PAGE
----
An essential skill for innovators and entrepreneurs is the ability to turn success into failure. That’s not a typo. There’s plenty of material about how important it is for entrepreneurs to learn from their mistakes, to be resilient, to bounce or to make it to Plan B.
But the converse of turning failure into success is just as important, perhaps even more important. And it’s one that is sorely lacking in the field of social entrepreneurship.
Microcredit provides a perfect example of the danger of not turning success into failure. Before the innovation of group lending, the world believed that it was impossible to lend to the poor. The prevailing assumptions were that the poor a) didn’t have useful investment opportunities, b) couldn’t pay back a loan, and c) were so desperate for cash that even if they could repay, they wouldn’t.
The group lending model was a huge breakthrough, one of the biggest social innovations of our time. But the problem that the innovation was solving (delivering cost-effective loans that would be repaid) was not the problem that the innovators were actually trying to solve: helping the poor escape from poverty.
The original microcredit model was a breakthrough. But it turns out, it was the worst possible product (in terms of helping the poor build wealth) that worked (in terms of affordability for funders). The rigid rules of group microcredit (joint liability, immediate weekly repayment) keeps repayment rates high, but discourages productive investment. High return business investments are generally risky and take time to generate returns.
Unfortunately, that small first step was declared a success. No one was willing to turn that success into a failure and get on with the process of innovating a better product. Now we’ve wasted 30 years with very little innovation. Not until the limitations of microcredit became abundantly clear via a combination of research and multiple crises in India and elsewhere, did we get momentum for a new round of innovation. Think about where we would be now if the innovators of group lending had started thinking of that initial success as a promising failure.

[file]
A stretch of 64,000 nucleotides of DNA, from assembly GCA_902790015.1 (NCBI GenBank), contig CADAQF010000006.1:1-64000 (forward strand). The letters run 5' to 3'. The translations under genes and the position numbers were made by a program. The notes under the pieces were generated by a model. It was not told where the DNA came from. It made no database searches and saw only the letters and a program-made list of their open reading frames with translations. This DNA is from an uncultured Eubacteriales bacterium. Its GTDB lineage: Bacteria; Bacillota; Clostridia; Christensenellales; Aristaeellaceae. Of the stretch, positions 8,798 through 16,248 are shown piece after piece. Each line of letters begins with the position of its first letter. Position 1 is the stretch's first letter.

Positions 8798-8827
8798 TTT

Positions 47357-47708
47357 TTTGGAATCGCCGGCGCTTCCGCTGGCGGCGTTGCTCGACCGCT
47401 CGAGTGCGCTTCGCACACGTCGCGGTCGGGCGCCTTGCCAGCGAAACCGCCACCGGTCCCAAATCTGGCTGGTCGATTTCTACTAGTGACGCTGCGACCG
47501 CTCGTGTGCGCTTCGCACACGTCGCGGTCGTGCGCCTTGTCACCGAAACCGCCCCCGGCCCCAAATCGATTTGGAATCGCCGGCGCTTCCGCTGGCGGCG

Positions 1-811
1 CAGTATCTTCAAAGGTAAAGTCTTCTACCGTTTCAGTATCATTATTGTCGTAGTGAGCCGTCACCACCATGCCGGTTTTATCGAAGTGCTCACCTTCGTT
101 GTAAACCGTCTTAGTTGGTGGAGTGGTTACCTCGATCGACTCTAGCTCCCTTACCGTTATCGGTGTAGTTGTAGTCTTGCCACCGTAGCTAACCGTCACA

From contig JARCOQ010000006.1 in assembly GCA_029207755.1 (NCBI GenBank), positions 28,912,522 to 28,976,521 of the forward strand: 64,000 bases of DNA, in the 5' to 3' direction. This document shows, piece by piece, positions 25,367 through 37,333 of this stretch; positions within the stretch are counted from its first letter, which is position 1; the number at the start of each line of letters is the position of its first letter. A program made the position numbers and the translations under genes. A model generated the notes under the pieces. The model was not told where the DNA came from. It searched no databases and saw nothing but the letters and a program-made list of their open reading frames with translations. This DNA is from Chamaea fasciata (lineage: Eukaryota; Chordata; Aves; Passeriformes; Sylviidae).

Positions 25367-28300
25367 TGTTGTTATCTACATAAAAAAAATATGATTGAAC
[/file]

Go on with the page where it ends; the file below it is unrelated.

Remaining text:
Turning success into failure—a failure to produce something even better—is a tremendous driver for innovation. It’s one of the secrets of Toyota’s incredible 50-year record of continuous improvement. Within Toyota, everyone understands that the goal (referred to internally as “True North”) is perfection: zero defects, zero waste. Thus every improvement project—even ones that exceed the target—are immediately turned into failures. Energy is redirected to improving the improvement rather than being satisfied with being better than before.
Turning success into failure by constantly refocusing on the ultimate goal is particularly a problem for social entrepreneurs, for a variety of reasons. Often they are tackling tough problems that have defied solutions for decades, if not generations. It’s very easy to view a successful first step as “enough.” The indirect feedback loops common in the social sector also impede recognizing the difference between a working business model and a solved social problem.
All the more reason why leaders of social enterprises have to become adept at celebrating successes—and immediately helping their teams view yesterday’s success as today’s failure.
Read more stories by Timothy Ogden.